Caesars Entertainment was asked to provide answers about the cessation of pension payments to former employees at a hearing of the Gaming Control Board on Wednesday.
The Board had met with Caesars’ lawyers to discuss the ongoing bankruptcy proceedings surrounding the company’s main operating subsidiary, Caesars Entertainment Operating Co (CEOC).
As had been reported earlier in the week, an undisclosed number of former employees had been informed that they would no longer receive Supplemental Employment Retirement Plan (SERP) payments from Caesars due to the Chapter 11 filing.
SERP payments “are considered a general unsecured pre-petition obligation of the debtor and cannot be paid without specific authorization from the bankruptcy court,” said Caesars in a letter to the past workers in January.
It’s understood that the pension schemes in question were offered by companies that were later acquired by Harrah’s Entertainment before it became Caesars Entertainment in 2010. Caesars has said that the issue affects fewer than 50 people, although legal sources close to the Las Vegas Review Journal, which broke the story, put the figures at more than double that.
Caesars’ attorney Steven Pesner told the Gaming Control Board that the company was “looking seriously” into the issue. “The issue will be addressed in a manner that is legal, fair and equitable by the company,” he said. “There are equitable considerations to be made … If I were in charge of the world, people would come before banks,” he added. “We have plenty of people looking at this.”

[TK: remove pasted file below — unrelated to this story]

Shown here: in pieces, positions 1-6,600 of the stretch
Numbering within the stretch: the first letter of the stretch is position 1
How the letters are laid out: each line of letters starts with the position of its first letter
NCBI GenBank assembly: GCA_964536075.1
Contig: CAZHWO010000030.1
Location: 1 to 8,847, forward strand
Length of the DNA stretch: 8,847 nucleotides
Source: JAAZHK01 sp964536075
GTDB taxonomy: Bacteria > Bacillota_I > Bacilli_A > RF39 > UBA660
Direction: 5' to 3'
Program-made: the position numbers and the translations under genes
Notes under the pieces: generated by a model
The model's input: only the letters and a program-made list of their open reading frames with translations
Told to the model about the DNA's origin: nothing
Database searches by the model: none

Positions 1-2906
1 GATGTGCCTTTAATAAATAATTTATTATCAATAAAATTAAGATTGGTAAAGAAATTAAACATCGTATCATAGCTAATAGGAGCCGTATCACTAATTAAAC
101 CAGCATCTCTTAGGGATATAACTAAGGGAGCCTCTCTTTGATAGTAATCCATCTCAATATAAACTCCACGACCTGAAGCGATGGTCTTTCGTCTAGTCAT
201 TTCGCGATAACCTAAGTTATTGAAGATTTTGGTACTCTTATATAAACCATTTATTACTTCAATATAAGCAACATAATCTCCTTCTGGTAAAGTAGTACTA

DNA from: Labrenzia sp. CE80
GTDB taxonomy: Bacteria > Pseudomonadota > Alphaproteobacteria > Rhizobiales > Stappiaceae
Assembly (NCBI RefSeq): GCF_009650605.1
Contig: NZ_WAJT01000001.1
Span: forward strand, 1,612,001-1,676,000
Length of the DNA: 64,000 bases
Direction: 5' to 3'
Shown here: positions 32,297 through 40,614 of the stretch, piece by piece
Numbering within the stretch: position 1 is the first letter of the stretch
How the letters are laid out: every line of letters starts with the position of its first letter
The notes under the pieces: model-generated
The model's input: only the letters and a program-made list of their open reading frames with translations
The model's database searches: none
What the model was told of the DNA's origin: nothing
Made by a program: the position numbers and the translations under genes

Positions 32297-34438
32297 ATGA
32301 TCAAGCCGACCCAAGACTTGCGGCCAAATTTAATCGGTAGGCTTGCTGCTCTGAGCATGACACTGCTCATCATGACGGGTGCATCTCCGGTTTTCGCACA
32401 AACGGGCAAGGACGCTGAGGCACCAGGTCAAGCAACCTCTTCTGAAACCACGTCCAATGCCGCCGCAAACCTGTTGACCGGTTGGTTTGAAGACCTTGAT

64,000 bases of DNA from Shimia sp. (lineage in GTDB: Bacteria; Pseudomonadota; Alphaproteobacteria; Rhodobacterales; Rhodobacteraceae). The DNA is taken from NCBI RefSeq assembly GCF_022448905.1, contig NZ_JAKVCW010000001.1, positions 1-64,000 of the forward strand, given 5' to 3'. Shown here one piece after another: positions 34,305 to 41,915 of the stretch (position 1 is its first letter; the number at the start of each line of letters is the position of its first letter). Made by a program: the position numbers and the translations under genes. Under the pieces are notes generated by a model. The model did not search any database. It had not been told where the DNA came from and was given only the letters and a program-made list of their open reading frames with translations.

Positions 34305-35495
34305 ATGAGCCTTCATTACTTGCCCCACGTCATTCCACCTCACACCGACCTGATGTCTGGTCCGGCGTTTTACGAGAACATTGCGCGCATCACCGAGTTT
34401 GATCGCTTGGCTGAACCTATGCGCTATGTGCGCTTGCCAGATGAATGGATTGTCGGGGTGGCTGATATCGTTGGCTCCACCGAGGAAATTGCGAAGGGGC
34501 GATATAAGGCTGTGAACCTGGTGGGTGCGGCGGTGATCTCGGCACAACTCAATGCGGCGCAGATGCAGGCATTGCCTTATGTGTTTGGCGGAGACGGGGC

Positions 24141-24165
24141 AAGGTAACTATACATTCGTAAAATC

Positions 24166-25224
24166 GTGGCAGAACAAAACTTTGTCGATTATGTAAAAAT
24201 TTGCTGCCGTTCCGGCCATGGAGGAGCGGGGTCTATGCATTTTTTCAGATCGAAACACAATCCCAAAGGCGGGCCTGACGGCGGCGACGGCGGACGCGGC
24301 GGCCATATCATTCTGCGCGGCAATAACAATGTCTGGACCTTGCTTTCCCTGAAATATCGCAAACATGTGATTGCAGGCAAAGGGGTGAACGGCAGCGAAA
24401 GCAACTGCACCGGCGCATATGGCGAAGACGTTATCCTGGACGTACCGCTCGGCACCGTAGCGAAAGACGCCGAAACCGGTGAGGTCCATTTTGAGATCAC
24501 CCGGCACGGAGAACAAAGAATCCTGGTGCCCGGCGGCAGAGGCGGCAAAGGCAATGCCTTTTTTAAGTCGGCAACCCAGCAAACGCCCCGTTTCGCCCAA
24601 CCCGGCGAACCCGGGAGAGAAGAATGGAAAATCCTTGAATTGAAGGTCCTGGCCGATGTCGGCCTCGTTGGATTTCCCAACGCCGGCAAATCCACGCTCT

Control Board Member Terry Johnson, who raised the question at the hearing, warned Caesars representatives that “the pensioners are an important matter that should not get lost in this discussion.”
“The intent of the board was to make it known this is an issue we are concerned about,” he told reporters afterwards. “I still don’t know if they have talked with the bankruptcy judge about this issue.”
Most Complex Bankruptcy in a Generation
Pesner told the hearing that the Chapter 11 filing was “the largest and most complex bankruptcy in a generation.” The bankruptcy of CEOC is part of a restructuring plan which, Caesars Entertainment hopes, will eliminate $10 billion of CEOC’s $18.4 billion debt.
However, on Thursday a bankruptcy judge ordered an independent examiner to investigate the transfer of assets from CEOC and whether there had been “any apparent self-dealing or conflicts of interest involving the debtors or their affiliates.”
A group of Caesars’ low-level creditors claim that CEOC is unable to pay its debts because it transferred many of its assets to Caesars Entertainment for the gain of its controlling private equity backers, TPG Capital Management and Apollo Global Management.
Among the transfers to be scrutinized are those of Octavius Tower, The Cromwell, The Quad, Bally’s Las Vegas and Harrah’s New Orleans.